Chicken Soup for the Soul Empty Nesters, by Jack Canfield, Mark Victor Hansen, Carol McAdoo Rehme,and Patricia Cena Evans, is exactly what it sounds like: a collection of short stories, poems, and whatnot that talk about life after children leave the house and start their own lives.
So what does the typical parent go through? It depends on the individual. Sometimes there is heartbreak: one can no longer be responsible for the actions of an offspring. Relief might come into play as the young adult is finally leaving the house. Many parents find themselves starting completely over on a fresh journey of their own.
For Rehme, this book is stories that she can easily relate to. As a mother of four who flew the coop and started families, she is well experienced in the empty nest syndrome. Evans also understands this topic. She is a midwife by profession, as well as a mentor to other women.
Wisely, the tales are taken from all sides. Those who had a child (or several) show just what being newly independent means. Offspring give readers some glimpses inside a college dorm room or what happens after a relationship moves one into the realm of moving on.
"My Nice Surprise", authored by Cheryl Pierson, recalls a time when her daughter is three. Jessica gets a new baby brother, and mom agrees to get her a gift when she buys him clothes. Suffice it to say Mom does not exactly plan on meeting Jessica's adopted buddy Simon that day, nor would she anticipate the effect he would have on their lives by the time Jessica is ready to move out.
"Send Cookies" from Jean Davidson shows a different kind of leaving. Jean's baby, now a teenager, informs his parents he wishes to join the military. The change he goes through to become a man is much further than any dream anybody could have for him.
"The Christmas Rose" and "Coming Home" are two sides of the same story. Keith Kilby has issues with illegal substances. Karen R. Kilby, Keith's mother, sees the trouble he's in and knows he is the only person who can get him on the path to redemption.
"Adam's Place" by Jean Padgett, is from the perspective of raising a child who has developmental problems. Adam must take a risk, but one small step enables him to thrive in his own unique way.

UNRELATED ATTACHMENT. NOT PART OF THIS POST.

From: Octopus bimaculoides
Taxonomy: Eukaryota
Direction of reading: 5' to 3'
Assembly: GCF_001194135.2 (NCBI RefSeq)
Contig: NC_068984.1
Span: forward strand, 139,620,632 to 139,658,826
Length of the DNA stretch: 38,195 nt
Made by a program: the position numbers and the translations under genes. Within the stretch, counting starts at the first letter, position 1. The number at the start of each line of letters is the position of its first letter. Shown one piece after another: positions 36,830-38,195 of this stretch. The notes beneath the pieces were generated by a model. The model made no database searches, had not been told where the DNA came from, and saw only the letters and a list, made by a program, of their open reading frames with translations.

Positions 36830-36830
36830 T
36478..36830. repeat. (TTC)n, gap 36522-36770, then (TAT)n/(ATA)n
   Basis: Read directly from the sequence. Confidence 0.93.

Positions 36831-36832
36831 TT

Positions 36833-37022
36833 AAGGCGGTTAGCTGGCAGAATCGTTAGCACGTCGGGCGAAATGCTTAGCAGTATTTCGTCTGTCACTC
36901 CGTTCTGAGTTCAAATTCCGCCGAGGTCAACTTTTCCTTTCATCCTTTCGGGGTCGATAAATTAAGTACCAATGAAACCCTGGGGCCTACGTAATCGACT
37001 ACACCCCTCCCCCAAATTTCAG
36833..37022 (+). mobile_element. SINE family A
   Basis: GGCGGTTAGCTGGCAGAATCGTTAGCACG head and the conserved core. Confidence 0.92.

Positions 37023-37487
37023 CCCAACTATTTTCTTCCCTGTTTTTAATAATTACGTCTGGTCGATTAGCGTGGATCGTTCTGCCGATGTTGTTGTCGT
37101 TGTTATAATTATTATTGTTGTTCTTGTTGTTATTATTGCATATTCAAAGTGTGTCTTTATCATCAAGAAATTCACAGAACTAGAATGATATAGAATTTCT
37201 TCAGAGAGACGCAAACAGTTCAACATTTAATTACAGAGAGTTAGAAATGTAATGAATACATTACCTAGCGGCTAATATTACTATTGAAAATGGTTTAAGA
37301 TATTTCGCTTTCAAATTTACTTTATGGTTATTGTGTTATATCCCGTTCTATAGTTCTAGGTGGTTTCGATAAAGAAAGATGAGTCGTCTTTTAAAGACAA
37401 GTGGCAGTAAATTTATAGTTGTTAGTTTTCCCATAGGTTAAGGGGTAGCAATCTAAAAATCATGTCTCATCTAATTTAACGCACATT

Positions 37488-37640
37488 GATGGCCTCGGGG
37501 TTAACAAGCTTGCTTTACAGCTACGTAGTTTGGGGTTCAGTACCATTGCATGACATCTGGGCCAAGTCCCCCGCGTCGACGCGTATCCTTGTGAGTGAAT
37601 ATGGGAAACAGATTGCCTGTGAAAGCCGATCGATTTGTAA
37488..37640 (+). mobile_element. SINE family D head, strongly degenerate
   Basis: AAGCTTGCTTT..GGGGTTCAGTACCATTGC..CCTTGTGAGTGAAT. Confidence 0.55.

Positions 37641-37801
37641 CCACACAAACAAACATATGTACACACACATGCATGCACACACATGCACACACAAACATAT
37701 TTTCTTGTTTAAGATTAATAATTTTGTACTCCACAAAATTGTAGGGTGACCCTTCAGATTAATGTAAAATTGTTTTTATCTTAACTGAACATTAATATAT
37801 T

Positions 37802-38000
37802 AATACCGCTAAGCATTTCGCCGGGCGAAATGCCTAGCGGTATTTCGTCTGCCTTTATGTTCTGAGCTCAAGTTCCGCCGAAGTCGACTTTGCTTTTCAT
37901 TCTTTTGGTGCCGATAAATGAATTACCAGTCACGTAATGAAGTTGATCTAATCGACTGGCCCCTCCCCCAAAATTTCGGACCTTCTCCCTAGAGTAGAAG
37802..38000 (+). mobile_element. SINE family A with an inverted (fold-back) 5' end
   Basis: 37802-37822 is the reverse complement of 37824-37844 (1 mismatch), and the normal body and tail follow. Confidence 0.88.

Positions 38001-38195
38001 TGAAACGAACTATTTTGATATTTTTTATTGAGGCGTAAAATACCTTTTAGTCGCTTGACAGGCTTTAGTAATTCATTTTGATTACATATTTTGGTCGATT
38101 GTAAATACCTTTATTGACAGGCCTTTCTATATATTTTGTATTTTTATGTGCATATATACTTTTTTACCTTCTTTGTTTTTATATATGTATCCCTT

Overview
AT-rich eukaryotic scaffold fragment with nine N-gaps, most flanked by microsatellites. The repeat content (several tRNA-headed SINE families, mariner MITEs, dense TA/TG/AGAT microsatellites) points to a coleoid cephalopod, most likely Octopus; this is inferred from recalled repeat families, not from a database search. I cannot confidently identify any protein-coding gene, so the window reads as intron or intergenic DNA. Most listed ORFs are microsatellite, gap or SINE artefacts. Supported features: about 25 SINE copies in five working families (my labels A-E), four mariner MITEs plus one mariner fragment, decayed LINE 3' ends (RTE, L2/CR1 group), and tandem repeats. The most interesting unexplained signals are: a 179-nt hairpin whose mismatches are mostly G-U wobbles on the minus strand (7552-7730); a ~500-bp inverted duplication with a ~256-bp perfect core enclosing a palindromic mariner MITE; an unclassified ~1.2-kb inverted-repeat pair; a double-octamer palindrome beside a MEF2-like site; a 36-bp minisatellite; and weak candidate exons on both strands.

"For Better or For Worst" is a charming tale passed along by BJ Jensen. A son returning home involves more than one might think. He must move in, and his pregnant soon to be wife comes along for the ride. Add in five dogs, aka the Bumpus Hounds, and one gets a recipe for smiles. Talk about an alarm system….
Sally Kelly-Engeman takes on a new challenge in "A Different Kind of Drummer," once she and her husband are once again living by themselves. Let the belly dancing begin! First things first. Some lessons are in order, which involves finding a group of 14 (plus Sally) whose interest in the sultry movements is peaking so an instructor can be brought in. The results peak her husband's interest too.
Change is imminent when Stephanie Welcher Thompson talks about being "On Edge". The cause has to do with her mom. After both daughters grow up and get going, there is the business of starting a new chapter in life. What better method than to fall in love once more? Thompson has to reconcile her feelings with a newly found maturity.
This short essay collection is divided into sections so a reader can start at the point where the heart resonates the most. However, there is something inside for each person who picks it up and sits down to peruse it.
One hundred and one bits of whatnot means also there will be some parts which do not appeal. Skipping those pieces should not detract from enjoyment in the least. When one has finished, just pass it along to someone else to read through.Powered by Sidelines